Being Kind to Myself
June 14, 2022

One of the hardest lessons in life that I struggle with every day is to be kind to myself. As a parent, author, chronic illness survivor, and human, it is hard to remember this simple truth: Being myself is enough. I don't need to overachieve, which was a part of my life since childhood.


Mentally losing motivation and will is a serious problem in today's society, accounting for too much angst and suffering in our lives. It's easy to compare ourselves to the best attributes of others, not their overall packages. One person is better than me at one thing and the next at something else. If I compare myself to the greats in each category, then I set myself up for disappointment. Competing in all things has consistently lead to over-doing it. I’d rest too little and eventual I burned out, a factor that may have contributed to and compounded my illness.

| “Remember, be kind to myself.”


I suffer from depression. That ugly beast visited me at various stages in life, often critical ones. When I’m down, the ugly demon of self-deprication bites into my view of self worth. Depression and self-loathing go hand in hand, fingers entwined in a chaotic evil embrace. On my descent into the hell of pain and an endless stream of random symptoms, I could do less and less, which ruined my self-esteem and sent me into a downward vortex, and therefore a vicious onslaught of self-loathing.

| “Be kind to myself.”


As an introverted author, a lonely profession, isolation contributes to the challenge of being kind to myself. Further, there I’m always faced with the question of whether people will like what I created. Putting myself out there for the judgment of others is hard. Luckily, I have lots of practice from my days as an academic, so I know how to compartmentalize criticism…most of the time.

| “Remember, be kind to myself.”


It is too easy to ask whether I’m doing a great job at my most important role. The stakes are so high, and I have no idea if my kiddos will succeed at becoming fully formed humans. By success, I don't mean in their careers. I’m referring to emotional stablility. Yet, I won’t know if I’ve done my job until they are adults, at which point the damage may have already been done. That “if” sometimes plagues me, moreso now that I’m terribly limited mentally, emotionally, and physically.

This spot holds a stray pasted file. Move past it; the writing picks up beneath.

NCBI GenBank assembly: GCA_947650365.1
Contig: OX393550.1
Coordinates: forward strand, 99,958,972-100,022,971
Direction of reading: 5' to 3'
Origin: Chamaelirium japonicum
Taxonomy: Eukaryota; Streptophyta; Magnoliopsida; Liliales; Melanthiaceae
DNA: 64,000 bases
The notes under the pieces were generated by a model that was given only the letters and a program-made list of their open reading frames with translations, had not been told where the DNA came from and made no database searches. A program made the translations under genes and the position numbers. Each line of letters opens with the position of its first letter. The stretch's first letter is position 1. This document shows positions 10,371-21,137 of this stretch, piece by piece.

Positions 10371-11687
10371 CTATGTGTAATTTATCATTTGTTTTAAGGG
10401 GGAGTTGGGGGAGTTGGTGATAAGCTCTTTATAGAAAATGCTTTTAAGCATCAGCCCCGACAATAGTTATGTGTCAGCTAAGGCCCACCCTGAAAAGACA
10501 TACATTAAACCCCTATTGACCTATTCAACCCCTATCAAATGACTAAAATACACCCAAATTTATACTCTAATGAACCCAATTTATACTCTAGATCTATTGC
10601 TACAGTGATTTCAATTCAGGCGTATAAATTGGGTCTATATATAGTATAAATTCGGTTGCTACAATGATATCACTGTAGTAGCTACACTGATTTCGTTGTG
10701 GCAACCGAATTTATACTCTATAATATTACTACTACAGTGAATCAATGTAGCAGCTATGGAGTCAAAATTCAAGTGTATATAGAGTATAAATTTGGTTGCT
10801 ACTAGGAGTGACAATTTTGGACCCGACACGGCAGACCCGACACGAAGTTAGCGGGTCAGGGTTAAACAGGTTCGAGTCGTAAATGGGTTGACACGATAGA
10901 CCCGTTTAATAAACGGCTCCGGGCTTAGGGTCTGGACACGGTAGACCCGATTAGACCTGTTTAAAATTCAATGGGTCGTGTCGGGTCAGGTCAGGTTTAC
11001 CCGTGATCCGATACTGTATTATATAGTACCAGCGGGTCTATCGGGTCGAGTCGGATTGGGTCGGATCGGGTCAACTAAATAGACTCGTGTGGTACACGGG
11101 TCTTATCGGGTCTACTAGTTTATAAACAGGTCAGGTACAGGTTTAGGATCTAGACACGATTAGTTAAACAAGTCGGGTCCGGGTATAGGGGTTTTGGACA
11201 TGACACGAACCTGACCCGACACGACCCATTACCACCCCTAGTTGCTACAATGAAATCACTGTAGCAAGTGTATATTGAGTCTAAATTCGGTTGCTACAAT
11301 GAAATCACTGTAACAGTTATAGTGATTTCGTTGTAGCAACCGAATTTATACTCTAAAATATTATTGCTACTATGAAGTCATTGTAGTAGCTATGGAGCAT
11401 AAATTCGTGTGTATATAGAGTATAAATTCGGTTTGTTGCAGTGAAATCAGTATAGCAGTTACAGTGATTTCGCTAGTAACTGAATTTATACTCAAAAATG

| “Be kind to myself.”


Everyone should receive an act of kindness from time to time. We live in a world where it is easy to assign blame and villainize those with different opinions, goals, and levels of talent. Anger toward others might make me feel better for a moment but results in chronic angst and stress. It has been proven over and over that helping others improves ones views of self-worth.

| “Remember, be kind to myself.”


I wish I could have read and believed in posts like this while I strived to achieve great things and even more so when I descended into chronic illness. I used to believe that if I focused on my flaws in a negative way, I'd learn to be better. Doing so can be a powerful tool for motivation, but not a good one for happiness. I am proof that it is possible to learn to be kind to yourself.

I hope this post helps even one person. If you're suffering and need someone to chat with, please message me on Twitter or Facebook.

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J.F. Lawrence | Jesse Lawrence
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